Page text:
The small daily decisions we make determine our direction in life. Life organizes itself around what and who we put into it. How we navigate conflict in all our relationships is critical to where we end up.
Things happen that need to be talked about. Employees are consistently late for work or don’t meet expectations. Intimate partners hurt and betray each other. Mistakes happen. Despite what you might see in quick posts or soundbites from social media influencers, every negative thought or feeling isn’t just a trigger from the past. Real events in the present require feelings to be expressed and worked through.
However, HOW we choose to speak is critical. Our nervous systems are wired to react to threats and often do so without conscious intent. If our words, facial expressions or tone of voice are hostile, we might trigger a ‘fight/flight’ or ‘freeze/please’ response. This could look like hostility and defensiveness or avoidance and shutting down. It could also look like acquiescence, a quick agreement and apology but no follow-through. We relax and feel safe when we feel connected. When we feel connected, our nervous system enters a ‘ventral’ state, which lets us think deeply and clearly, and access our best selves. Starting with connection, then, is the foundation for resolving conflict.
That’s not how we typically think about it! We usually believe that connection is a RESULT of moving through the conflict. Even more commonly, we withhold our love and care when we’re upset and don’t put it back into the mix until the issue is resolved.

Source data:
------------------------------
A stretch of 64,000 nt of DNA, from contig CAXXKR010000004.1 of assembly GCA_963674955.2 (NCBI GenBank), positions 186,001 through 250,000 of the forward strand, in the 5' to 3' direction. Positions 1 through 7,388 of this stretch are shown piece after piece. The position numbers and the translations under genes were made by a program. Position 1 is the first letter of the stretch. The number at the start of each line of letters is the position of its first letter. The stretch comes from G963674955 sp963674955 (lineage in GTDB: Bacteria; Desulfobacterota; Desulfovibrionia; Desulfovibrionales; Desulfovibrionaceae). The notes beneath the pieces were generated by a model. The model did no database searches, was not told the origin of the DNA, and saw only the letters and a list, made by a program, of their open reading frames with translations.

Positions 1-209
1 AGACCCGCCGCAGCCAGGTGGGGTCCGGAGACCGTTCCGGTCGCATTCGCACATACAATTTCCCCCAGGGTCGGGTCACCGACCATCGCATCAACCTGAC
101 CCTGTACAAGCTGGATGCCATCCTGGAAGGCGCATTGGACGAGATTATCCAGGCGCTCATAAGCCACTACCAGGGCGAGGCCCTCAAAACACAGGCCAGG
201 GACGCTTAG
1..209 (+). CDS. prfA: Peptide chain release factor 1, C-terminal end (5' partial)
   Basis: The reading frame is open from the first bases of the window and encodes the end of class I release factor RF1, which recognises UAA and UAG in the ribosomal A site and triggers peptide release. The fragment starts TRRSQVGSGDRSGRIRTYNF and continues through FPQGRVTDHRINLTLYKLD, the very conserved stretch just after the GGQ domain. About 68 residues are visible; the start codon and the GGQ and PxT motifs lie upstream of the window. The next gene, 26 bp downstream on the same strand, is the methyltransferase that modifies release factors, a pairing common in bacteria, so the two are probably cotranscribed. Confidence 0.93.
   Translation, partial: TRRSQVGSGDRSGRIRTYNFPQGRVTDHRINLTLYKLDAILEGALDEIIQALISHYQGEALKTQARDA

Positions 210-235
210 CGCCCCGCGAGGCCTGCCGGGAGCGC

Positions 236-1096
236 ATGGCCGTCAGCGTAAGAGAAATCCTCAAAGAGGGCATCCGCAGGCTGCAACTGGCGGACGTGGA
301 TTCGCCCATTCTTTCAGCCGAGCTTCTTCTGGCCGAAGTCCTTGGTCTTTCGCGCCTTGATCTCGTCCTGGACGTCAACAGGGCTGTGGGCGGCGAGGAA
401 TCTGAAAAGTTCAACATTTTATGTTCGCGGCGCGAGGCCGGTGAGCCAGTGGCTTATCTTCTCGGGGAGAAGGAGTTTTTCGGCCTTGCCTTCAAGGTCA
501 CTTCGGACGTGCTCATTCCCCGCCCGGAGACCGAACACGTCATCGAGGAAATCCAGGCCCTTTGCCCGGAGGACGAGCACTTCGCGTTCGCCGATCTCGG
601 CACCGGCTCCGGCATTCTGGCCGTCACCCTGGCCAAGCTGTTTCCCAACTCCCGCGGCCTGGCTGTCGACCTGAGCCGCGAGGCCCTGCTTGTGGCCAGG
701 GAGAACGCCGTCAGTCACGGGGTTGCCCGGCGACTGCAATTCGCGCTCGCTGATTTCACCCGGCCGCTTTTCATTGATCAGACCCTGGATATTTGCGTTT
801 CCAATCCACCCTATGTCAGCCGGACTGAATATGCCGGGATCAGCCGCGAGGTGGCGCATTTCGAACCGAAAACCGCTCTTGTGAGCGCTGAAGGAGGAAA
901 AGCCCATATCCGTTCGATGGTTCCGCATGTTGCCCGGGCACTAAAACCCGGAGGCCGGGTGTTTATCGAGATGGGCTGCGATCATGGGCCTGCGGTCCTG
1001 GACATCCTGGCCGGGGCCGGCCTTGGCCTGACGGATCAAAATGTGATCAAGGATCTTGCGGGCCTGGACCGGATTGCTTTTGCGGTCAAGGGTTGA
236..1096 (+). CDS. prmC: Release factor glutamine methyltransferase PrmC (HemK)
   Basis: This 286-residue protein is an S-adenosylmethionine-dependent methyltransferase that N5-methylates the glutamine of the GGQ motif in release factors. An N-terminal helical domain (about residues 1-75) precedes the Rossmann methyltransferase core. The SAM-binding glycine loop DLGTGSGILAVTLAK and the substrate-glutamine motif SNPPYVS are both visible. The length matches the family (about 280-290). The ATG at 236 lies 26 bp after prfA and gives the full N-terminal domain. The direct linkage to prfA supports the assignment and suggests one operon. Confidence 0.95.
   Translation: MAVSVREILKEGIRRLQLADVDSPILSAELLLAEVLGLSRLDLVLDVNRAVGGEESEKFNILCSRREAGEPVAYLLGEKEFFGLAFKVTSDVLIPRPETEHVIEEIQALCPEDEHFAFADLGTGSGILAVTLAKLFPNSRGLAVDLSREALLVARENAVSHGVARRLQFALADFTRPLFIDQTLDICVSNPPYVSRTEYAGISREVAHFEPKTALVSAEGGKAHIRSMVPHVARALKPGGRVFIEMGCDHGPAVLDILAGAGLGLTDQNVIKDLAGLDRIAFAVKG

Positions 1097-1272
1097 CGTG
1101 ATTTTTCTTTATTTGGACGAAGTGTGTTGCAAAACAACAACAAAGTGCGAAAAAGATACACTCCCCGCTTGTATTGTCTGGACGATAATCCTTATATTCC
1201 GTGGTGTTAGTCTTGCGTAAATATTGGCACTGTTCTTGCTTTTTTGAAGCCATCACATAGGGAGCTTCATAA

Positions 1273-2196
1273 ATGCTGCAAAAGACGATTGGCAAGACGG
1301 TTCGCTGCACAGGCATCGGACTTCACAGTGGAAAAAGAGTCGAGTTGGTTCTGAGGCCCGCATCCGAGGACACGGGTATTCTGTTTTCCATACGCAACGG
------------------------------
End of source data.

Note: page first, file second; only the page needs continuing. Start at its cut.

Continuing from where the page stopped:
We have to put care into the mix FIRST, explicitly. “I love you” should be the start of the conversation, not the end. This can also be communicated non-verbally, for example, by holding your partner’s hand. “I really want to have a good working relationship with you.” “You’re important to me as a friend”. These kinds of declarations give the other person a reason to keep listening. Personal accountability is essential. Focus on your contribution to the issue or dynamic you want to address, and own that. “I have been thinking about what happened the other day and realized I was being defensive. I’m sorry, and I want to try and listen to what you say because you’re important to me.”
And on that note, listen with an open heart and mind. The pre-requisite for any courageous conversation is that you must be willing to be wrong. This doesn’t mean you are wrong, but you must be WILLING to be. If you can maintain a position of being willing to be wrong, you will stay open to learning more because there is always more to learn. Our beliefs are kept alive in our relationship network. Courageous conversations allow us to challenge entrenched beliefs about ourselves, others and the world. Others can bring vital awareness to our blind spots. Bringing care and compassion into the conversation allows us to take in this crucial new information, triggering personal and systemic evolution.
Life organizes itself around what we put into it. Individuals and systems can evolve into a new, healthier dynamic through courageous, emotionally responsible conversations. Opening ourselves up in this way can open up a new beautiful world we all deserve to live in.
Catherine O’Kane is a Registered Clinical Counsellor, teacher, workshop facilitator and a gifted and entertaining public speaker with Clearmind International. She has a Master’s degree in Clinical Psychology, and has been a practicing therapist since 1992, helping people evolve out of personal pain into purpose. She firmly believes that what we put out in all our relationships has the power to ripple out and effect positive change in our families, communities and beyond.